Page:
Katrina Wilson's experience as the executive director of the Tahoe/Reno International Film Festival is the major impetus for her creation of a new writing and story development workshop on Maui with writing instructor Richard Krevolin.
Twelve writers are being selected for this intensive five-month program beginning Nov. 1 to 3 at a yet-to-be-determined location in South Maui.
"Six people are in it now," said Wilson.
Wilson will also be a participant in the class. "I'm not making any money. I want to finish my screenplay."
That's the whole point of this workshop, to come out of it with a completed book or screenplay.
"I know it takes a while to work through (a project) to the finish. It's hard to find a professional to work with. The goal is for the participants to finish their book or screenplay."
The workshop is writing intensive and does not include agent or marketing consultations. However, Wilson said she and Krevolin can steer budding authors down the road to landing an agent, publisher or self-publishing.
"We both have connections," said Wilson. From 1999 to 2007, she was executive director of the aforementioned film festival and its screenwriting institute.
"I used to bring many speakers and teachers to Tahoe . . . I've brought many famous screenwriters, Jeff Arch ("Sleepless in Seattle"), Shane Black ("Lethal Weapon") and many more. Krevolin was always the favorite of all the students and the best teacher."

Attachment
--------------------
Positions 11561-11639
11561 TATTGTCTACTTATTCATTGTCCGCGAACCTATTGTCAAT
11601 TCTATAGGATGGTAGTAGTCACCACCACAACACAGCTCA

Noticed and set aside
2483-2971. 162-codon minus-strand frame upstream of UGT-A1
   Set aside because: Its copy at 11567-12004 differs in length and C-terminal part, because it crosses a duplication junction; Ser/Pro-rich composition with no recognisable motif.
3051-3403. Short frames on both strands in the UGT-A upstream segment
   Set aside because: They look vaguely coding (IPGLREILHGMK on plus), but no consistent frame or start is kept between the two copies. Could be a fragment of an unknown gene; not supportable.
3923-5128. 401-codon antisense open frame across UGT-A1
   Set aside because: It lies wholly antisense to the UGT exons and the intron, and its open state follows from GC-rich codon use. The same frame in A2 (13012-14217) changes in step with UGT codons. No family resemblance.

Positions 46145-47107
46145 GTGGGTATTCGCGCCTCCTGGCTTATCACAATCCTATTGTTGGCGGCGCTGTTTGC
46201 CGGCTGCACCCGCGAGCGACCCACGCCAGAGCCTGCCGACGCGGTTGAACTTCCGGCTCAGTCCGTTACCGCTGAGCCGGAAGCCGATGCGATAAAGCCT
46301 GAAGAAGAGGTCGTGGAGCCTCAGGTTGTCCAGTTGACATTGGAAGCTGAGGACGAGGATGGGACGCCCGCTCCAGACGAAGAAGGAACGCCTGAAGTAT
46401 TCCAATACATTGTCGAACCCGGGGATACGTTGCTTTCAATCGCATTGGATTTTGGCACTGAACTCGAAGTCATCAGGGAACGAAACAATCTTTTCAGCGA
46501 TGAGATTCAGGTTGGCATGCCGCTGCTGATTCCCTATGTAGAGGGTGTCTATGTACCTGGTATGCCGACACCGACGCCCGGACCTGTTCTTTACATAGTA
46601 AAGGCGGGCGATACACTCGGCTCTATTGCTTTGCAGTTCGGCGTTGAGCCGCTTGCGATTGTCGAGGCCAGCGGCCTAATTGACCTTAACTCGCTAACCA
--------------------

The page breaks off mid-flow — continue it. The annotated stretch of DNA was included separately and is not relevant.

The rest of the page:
In addition to being an adjunct professor at the University of California Cinema/Television School, UCLA Film School, Emerson College, and others, he has authored several screenwriting books and produced and directed the documentary "Making Light in Terezin".
"It's an amazing topic where prisoners in a prison camp outside of Prague (during World War II) actually put on elaborate plays helping with the inspiration of the people in these Nazi camps. It is quite a profound and touching topic that has not been covered," said Wilson.
Krevolin is also a graduate of Yale University with a bachelor of arts in history. He earned a master's degree in screenwriting at UCLA's School of Cinema/Television, and a master's degree in playwriting and fiction from the University of Southern California. More information about Krevolin can be found at www.profk.com.
For the Maui workshop, Krevolin will provide 30 hours of "in person" class time in November and during the final sessions in March. Classes in December through February will be conducted in a group setting via Skype. Each session will be six to eight hours.
In addition, Krevolin will read 30 pages of a student's work each month, provide notes on the work, and conduct a phone consultation (for the months he is not on Maui).
Wilson said this personal interaction with Krevolin is one of the major benefits for students working to complete their manuscripts.
All levels of writers are eligible for acceptance to the workshop, according to Wilson. The main determination for selection is a willingness to put in the required work, she said.
"We want people to take responsibility for their work."
The cost for the entire program is $1,500. "That's $300 a month for five months," said Wilson. She said Krevolin usually charges $250 a hour for personal consultations.
For more information about the workshop, call Wilson at 463-8080.
* Rich Van Scoy can be reached email@example.com